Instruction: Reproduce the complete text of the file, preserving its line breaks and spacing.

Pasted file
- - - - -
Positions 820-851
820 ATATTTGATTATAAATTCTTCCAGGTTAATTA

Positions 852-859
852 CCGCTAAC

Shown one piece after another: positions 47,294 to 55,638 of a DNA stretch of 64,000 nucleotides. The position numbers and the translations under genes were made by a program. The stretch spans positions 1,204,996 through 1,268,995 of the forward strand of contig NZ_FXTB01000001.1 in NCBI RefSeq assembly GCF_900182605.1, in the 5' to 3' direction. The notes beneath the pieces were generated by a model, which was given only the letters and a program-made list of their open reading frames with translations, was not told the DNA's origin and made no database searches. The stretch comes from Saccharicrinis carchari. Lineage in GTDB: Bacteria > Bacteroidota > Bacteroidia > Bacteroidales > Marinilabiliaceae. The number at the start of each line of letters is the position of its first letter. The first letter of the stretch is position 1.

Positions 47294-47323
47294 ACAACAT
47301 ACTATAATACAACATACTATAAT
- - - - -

Positions 820-851
820 ATATTTGATTATAAATTCTTCCAGGTTAATTA

Positions 852-859
852 CCGCTAAC

Shown one piece after another: positions 47,294 to 55,638 of a DNA stretch of 64,000 nucleotides. The position numbers and the translations under genes were made by a program. The stretch spans positions 1,204,996 through 1,268,995 of the forward strand of contig NZ_FXTB01000001.1 in NCBI RefSeq assembly GCF_900182605.1, in the 5' to 3' direction. The notes beneath the pieces were generated by a model, which was given only the letters and a program-made list of their open reading frames with translations, was not told the DNA's origin and made no database searches. The stretch comes from Saccharicrinis carchari. Lineage in GTDB: Bacteria > Bacteroidota > Bacteroidia > Bacteroidales > Marinilabiliaceae. The number at the start of each line of letters is the position of its first letter. The first letter of the stretch is position 1.

Positions 47294-47323
47294 ACAACAT
47301 ACTATAATACAACATACTATAAT